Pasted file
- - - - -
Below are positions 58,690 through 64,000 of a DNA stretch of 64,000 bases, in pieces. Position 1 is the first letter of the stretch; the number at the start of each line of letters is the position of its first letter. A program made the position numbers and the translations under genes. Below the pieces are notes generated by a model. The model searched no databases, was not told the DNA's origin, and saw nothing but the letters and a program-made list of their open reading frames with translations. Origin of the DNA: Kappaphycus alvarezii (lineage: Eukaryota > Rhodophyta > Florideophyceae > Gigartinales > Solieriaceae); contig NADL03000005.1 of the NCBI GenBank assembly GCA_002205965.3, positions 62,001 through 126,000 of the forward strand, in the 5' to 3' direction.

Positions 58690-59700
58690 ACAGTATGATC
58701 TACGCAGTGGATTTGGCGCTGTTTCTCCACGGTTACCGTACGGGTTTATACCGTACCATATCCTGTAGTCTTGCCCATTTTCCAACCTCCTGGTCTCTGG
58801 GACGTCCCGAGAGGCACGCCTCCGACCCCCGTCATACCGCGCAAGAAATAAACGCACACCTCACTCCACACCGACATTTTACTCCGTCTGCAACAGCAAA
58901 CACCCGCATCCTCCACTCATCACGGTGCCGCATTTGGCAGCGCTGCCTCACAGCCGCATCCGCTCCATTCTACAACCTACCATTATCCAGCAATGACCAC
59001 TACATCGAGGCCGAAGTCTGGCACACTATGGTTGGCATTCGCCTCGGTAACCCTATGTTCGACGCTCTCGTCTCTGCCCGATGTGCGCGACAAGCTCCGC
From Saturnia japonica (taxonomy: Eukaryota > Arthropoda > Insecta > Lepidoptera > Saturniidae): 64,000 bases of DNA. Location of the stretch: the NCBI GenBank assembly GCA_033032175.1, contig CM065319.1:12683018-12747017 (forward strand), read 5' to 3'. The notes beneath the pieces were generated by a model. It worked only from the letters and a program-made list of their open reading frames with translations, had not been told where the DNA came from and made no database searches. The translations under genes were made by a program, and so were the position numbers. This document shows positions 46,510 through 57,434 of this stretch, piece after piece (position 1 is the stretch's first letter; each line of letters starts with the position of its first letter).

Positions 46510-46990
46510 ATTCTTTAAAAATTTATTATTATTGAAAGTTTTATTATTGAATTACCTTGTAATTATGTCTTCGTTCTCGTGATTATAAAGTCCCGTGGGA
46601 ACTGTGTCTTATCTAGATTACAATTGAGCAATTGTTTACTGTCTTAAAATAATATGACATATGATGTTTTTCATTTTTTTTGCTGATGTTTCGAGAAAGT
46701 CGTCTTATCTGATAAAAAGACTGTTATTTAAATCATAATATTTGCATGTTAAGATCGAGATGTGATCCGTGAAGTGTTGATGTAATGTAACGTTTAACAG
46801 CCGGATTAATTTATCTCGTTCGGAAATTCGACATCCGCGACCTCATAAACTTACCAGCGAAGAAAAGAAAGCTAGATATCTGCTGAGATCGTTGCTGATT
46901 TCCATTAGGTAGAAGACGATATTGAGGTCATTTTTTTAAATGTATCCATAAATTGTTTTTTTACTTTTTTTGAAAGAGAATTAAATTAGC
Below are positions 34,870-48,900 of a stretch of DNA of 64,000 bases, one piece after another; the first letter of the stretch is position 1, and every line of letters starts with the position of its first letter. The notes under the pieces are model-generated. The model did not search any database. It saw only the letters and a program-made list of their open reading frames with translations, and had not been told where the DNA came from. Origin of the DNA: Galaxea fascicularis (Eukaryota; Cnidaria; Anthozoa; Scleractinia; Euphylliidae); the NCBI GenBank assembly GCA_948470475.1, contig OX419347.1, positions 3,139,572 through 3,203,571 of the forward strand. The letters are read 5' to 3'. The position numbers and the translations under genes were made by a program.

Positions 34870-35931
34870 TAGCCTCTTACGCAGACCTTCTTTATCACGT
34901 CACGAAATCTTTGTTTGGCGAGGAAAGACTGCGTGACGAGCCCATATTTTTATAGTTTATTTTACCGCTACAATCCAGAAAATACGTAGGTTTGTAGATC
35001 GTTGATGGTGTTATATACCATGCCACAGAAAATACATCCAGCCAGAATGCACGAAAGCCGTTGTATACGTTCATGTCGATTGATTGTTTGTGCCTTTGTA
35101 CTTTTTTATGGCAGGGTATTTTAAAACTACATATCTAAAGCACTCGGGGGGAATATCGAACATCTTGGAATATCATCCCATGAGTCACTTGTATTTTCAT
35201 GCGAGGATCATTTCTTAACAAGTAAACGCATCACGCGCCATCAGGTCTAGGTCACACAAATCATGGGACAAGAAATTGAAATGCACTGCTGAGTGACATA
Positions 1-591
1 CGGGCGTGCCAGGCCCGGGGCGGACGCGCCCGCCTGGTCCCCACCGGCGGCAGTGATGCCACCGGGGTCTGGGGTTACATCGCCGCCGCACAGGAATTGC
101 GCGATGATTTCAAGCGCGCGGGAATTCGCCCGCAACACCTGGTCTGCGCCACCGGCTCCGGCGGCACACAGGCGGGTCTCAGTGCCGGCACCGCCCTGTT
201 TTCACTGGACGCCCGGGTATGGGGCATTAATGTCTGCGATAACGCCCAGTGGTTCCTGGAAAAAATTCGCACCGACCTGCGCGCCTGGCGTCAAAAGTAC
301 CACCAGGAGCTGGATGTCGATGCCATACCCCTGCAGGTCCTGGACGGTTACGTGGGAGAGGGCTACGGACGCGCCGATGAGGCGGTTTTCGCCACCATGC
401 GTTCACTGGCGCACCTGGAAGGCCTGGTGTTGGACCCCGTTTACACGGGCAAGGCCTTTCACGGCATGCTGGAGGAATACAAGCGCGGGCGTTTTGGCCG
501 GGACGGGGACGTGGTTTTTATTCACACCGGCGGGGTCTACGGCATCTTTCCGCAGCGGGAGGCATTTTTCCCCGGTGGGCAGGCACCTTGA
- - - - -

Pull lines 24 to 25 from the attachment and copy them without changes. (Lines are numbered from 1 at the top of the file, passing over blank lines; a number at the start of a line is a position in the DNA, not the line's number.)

101 GCGATGATTTCAAGCGCGCGGGAATTCGCCCGCAACACCTGGTCTGCGCCACCGGCTCCGGCGGCACACAGGCGGGTCTCAGTGCCGGCACCGCCCTGTT
201 TTCACTGGACGCCCGGGTATGGGGCATTAATGTCTGCGATAACGCCCAGTGGTTCCTGGAAAAAATTCGCACCGACCTGCGCGCCTGGCGTCAAAAGTAC